The Union government plans to ensure that ambulances, manned by critical care personnel, are available every 50km of the 65,590km long national highway.
Separately, the home ministry is close to finalizing plans for at least 500 ambulances to cover the entire National Capital Region around New Delhi.
Together, the two efforts will result in some 1,800 new ambulances being acquired.
The road project, being worked out jointly by the surface transport and health ministry, will be rolled out in a phased manner over the next few months, said a person familiar with the development who didn’t want to be named. “Top officials of the two ministries met last week with representatives of Indian commercial vehicle manufacturers to discuss the project and work out the broad guidelines.”
India’s largest commercial vehicle manufacturer Tata Motors Ltd and a few others such as Mahindra & Mahindra Ltd, Eicher Motors Ltd, Swaraj Mazda Ltd, Hindustan Motors Ltd and Force Motors Ltd participated in the discussion.
A joint meeting of both the ministries on Monday gave final touches to the project and tenders for the supply of ambulances will be released in less than two weeks from now, this person said.
The project to press ambulances into service across the country is being spearheaded by the Centralized Accidents & Trauma Services, a body floated by the government. The tenders for the project was first released in January but did not take off since manufacturers could not provide vehicles of the prescribed specifications.
The latest meeting was the result of fresh dialogue by government officials and vehicle manufacturers, this person said adding that auto manufacturers have now agreed to manufacture the single piece modules required by the medical community.
The project to procure ambulances for Delhi is being handled by the Delhi government, which expects to have the project off the ground by September this year.
For the domestic commercial vehicle manufacturers, the government’s decision could prove to be a boon as the industry is going through a sluggish phase. Some of the commercial vehicle manufacturers are, in fact, revisiting their production schedules to factor in a further drop in sales.
Vehicle sales in India, Asia’s fourth largest automobile market, fell in the quarter ended June, the first decline in six years, as buyers postponed or avoided purchases smarting from five-year-high lending rates.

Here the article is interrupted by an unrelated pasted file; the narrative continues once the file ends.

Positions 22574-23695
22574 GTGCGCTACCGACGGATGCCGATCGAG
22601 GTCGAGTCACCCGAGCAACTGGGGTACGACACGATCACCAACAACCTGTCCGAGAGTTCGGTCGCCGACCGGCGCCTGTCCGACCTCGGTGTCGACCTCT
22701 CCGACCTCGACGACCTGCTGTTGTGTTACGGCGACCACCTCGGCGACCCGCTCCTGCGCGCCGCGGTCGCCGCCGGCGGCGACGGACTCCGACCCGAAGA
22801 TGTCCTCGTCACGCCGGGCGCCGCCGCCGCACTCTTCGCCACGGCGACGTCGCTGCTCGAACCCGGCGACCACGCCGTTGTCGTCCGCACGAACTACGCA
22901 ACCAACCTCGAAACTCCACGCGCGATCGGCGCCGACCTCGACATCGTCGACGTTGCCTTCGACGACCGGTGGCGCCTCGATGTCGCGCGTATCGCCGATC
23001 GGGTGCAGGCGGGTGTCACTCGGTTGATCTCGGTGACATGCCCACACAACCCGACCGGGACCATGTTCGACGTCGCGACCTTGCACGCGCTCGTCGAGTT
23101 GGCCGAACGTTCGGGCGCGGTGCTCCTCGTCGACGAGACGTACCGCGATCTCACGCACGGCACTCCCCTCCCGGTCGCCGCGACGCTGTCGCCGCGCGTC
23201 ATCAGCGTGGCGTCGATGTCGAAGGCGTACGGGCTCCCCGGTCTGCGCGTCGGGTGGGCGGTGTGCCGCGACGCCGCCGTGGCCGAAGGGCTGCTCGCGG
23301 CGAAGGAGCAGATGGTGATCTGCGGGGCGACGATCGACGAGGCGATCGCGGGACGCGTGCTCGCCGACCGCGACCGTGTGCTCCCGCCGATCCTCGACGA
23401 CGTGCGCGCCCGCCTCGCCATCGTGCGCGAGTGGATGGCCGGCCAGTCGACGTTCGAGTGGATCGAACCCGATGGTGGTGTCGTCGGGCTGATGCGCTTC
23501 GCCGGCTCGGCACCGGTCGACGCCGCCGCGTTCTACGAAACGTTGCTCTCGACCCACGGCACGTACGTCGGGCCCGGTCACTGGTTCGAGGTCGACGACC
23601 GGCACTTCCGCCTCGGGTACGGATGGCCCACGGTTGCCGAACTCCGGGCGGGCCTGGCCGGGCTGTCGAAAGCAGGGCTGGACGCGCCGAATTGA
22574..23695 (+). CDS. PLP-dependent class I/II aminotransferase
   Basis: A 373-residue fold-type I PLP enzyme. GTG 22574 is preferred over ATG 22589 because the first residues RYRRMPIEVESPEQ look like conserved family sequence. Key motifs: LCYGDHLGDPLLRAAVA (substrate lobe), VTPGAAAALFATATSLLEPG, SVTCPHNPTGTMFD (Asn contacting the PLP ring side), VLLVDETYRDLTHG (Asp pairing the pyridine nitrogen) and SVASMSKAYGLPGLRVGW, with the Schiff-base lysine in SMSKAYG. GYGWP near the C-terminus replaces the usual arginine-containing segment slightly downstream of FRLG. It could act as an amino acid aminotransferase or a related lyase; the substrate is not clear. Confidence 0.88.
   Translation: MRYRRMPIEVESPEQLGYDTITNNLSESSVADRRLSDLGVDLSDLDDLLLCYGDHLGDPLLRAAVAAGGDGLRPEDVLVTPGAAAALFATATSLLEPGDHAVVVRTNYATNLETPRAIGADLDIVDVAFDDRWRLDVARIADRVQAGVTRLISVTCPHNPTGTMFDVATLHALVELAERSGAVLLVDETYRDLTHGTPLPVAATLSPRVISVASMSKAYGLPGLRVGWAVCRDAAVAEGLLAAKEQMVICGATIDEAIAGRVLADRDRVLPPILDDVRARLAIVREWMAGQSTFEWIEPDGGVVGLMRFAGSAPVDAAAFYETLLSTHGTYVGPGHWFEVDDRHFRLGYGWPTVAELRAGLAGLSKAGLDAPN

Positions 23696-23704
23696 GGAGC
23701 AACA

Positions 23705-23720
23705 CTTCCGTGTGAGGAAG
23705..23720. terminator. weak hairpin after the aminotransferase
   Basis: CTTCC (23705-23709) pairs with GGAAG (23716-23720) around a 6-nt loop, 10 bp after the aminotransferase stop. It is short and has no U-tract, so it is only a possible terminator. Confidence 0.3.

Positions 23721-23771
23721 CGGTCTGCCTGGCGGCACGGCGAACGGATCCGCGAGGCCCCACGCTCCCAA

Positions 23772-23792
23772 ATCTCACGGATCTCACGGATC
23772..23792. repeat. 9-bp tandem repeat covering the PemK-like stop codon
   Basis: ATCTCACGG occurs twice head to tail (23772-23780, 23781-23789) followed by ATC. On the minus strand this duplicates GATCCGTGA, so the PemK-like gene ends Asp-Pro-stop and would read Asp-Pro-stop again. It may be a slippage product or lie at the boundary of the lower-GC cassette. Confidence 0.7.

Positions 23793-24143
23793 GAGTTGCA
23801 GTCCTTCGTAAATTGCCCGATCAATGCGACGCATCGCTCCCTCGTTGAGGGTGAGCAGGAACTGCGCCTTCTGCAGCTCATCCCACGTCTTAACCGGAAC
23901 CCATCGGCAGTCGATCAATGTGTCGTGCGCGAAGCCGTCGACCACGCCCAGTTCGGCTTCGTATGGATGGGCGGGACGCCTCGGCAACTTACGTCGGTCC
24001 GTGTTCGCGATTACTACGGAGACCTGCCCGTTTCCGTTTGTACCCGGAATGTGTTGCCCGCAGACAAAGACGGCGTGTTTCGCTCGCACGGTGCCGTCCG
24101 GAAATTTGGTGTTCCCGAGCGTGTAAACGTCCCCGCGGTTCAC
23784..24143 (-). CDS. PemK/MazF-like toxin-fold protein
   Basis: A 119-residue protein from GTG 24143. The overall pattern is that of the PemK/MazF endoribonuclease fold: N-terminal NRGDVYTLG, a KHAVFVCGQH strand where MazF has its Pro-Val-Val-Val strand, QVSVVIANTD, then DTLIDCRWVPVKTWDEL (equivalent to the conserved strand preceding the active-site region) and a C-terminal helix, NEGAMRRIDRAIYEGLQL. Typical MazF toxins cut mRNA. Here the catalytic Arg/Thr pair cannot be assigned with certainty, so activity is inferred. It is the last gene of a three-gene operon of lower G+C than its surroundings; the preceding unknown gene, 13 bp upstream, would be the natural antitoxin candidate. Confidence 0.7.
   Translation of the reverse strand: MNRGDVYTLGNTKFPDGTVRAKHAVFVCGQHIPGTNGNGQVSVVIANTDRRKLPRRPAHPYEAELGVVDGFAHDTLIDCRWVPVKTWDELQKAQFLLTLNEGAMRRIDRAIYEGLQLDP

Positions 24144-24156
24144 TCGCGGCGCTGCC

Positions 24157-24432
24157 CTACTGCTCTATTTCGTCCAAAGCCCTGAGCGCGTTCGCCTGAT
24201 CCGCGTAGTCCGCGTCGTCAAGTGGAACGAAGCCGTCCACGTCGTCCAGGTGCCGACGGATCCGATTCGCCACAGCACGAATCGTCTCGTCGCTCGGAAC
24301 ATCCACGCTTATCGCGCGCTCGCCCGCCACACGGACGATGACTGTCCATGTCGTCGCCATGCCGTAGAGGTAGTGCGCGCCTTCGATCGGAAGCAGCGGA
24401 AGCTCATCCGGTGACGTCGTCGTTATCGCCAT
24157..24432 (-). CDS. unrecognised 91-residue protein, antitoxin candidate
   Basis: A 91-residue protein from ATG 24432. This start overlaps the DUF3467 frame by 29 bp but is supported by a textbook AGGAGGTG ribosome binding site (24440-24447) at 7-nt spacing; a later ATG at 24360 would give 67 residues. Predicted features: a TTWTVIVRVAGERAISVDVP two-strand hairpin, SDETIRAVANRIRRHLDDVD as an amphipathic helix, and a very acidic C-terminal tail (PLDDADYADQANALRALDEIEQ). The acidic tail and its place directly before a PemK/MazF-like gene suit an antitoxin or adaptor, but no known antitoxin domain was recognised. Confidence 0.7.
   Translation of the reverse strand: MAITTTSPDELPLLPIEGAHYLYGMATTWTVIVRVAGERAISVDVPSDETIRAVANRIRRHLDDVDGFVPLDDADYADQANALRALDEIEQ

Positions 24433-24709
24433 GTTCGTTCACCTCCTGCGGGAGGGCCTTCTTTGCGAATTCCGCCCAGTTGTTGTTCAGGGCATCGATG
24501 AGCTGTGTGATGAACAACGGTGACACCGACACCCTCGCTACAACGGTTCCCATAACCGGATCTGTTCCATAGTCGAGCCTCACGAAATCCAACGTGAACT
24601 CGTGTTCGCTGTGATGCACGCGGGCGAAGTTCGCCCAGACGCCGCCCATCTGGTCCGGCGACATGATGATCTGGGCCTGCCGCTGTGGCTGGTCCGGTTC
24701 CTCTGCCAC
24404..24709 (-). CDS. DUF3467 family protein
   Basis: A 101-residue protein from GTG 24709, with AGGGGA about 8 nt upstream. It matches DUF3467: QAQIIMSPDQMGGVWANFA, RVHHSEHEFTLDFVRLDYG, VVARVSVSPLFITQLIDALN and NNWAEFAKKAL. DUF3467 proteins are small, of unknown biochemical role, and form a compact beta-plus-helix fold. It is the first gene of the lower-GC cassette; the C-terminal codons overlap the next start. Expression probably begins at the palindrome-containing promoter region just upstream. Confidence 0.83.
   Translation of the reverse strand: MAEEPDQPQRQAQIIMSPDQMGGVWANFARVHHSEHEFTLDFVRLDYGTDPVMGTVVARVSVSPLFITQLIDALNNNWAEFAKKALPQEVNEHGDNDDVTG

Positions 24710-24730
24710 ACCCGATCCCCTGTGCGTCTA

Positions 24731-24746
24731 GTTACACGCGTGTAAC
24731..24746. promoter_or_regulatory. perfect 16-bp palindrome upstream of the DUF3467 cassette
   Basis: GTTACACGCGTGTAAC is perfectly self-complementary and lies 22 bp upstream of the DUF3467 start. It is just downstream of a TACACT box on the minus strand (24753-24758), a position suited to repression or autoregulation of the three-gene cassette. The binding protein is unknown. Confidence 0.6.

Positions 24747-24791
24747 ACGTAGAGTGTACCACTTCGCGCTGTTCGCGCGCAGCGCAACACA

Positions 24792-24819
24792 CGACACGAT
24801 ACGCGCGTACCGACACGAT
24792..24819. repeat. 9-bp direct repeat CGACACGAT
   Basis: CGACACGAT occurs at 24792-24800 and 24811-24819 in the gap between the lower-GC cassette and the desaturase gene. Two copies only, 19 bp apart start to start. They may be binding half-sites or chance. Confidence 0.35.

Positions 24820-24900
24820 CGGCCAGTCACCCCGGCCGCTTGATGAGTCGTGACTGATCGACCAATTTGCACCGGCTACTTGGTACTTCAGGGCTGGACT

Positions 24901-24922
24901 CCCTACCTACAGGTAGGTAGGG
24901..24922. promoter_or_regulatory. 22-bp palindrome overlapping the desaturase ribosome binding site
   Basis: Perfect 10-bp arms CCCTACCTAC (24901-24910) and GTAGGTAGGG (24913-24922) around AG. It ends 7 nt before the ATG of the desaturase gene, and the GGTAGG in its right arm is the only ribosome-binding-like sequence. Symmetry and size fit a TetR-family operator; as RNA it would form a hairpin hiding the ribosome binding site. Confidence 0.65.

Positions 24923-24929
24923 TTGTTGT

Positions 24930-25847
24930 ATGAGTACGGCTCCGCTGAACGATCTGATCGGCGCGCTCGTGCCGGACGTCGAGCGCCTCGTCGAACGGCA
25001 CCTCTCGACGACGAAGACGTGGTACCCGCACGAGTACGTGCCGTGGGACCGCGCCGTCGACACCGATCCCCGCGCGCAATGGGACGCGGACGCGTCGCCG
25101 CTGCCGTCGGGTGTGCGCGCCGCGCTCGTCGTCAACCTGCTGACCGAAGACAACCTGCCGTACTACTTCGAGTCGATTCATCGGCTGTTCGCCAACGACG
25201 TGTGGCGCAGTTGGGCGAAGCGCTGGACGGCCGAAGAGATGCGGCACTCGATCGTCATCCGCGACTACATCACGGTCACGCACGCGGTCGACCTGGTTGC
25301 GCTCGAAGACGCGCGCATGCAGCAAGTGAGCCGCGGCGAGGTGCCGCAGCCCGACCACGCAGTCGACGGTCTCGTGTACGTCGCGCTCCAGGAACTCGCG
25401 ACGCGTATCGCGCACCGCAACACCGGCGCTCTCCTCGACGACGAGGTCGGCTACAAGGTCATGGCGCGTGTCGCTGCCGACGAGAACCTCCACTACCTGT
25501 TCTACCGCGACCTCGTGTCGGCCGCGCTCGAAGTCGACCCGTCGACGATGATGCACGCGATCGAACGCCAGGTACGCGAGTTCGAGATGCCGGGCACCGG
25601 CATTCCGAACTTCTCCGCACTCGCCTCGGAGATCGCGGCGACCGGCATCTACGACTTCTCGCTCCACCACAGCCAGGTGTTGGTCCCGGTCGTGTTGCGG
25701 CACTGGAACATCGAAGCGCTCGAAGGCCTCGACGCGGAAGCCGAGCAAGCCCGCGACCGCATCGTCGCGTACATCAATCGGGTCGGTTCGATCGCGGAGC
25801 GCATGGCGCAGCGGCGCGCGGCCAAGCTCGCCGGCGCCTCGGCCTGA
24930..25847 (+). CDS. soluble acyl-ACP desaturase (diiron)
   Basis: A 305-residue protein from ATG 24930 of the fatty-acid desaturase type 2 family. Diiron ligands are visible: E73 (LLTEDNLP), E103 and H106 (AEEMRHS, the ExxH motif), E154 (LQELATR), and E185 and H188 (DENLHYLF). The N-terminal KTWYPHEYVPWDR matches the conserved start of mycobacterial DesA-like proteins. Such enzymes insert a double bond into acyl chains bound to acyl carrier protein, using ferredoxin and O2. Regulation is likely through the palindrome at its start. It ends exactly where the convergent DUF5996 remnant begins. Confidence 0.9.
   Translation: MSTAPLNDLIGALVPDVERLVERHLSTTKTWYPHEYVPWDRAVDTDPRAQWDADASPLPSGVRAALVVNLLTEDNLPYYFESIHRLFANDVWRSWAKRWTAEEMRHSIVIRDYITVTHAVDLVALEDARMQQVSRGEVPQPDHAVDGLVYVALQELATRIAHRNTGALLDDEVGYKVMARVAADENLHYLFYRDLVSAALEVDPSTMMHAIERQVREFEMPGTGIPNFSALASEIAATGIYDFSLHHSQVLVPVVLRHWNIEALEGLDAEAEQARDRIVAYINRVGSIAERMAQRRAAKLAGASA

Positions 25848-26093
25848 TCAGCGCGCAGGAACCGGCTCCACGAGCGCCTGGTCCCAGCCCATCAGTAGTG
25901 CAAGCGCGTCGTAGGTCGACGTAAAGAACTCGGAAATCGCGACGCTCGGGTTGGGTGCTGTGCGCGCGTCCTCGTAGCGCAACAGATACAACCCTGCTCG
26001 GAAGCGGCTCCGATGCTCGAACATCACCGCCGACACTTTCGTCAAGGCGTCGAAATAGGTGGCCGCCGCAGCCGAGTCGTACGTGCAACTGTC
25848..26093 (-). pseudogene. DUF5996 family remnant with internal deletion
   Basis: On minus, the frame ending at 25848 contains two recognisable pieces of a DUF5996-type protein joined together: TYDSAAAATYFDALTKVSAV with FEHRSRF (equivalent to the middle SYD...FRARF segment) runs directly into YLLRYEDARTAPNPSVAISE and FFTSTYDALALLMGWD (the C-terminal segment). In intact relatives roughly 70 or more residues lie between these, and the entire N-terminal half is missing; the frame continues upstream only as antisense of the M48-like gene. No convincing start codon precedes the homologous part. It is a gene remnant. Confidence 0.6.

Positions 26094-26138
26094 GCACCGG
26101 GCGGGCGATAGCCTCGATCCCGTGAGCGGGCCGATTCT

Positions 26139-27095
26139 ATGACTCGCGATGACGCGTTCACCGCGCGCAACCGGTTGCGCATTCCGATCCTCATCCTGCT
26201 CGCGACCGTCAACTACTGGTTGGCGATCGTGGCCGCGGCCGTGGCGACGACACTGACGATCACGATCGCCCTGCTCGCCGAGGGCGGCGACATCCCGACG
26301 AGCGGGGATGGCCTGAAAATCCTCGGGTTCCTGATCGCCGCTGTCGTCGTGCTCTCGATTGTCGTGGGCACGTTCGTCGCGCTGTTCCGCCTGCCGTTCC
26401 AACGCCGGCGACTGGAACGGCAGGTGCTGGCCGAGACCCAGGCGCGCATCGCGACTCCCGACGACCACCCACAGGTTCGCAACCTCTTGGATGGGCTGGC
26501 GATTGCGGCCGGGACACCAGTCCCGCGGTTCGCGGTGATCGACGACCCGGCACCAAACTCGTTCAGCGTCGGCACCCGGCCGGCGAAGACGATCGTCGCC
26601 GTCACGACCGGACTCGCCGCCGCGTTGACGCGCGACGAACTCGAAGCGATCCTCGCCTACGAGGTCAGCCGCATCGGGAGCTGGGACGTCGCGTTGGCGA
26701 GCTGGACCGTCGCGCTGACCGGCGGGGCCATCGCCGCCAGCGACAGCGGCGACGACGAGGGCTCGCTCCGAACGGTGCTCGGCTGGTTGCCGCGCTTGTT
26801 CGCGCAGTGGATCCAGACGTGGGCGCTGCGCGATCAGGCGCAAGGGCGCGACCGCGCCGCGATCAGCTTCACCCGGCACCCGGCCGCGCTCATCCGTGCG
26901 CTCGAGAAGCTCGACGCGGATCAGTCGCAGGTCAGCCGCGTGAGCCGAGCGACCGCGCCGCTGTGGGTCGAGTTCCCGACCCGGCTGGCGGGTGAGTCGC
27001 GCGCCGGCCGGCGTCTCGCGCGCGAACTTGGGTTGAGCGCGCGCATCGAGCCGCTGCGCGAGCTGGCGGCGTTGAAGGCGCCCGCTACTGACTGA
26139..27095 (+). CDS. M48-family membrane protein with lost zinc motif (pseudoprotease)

Vehicle sales fell 5.6% in the period and the slump is expected to extend into the second quarter of this financial year. In the quarter ended June, 2.27 million units were sold, compared with 2.4 million units in the same period a year ago.
The move to press ambulances and emergency care personnel into action on the 65,590km long national highways comes against the backdrop of many more Indians driving as higher disposable incomes have fuelled a big growth in passenger cars.
A thriving economy also has the national highways and state highways buzzing with commercial vehicles plying cargo across the country.
The Indian national highways link the country’s metros and provide connectivity to important ports and harbours. The longest national highways is the NH7 stretching from Varanasi in Uttar Pradesh to the southernmost tip of India, Kanyakumari in Tamil Nadu, covering 2,369km.
In 2005, the National Highways Authority of India kicked off an ambitious $12.54 billion (Rs crore) phase III of the National Highway Development Project to upgrade more than 10,000km of India’s national highways. Private participation in these projects is part of the plan to upgrade the highway.
The Union government’s move to make the country’s national highways safer comes even as Asia’s roads remain very unsafe. According to the United Nations Economic and Social Commission for Asia and Pacific (Unescap), the Asia Pacific region will account for more than two-thirds or 440,000 of the 610,000 road accident deaths annually around the world, by 2020.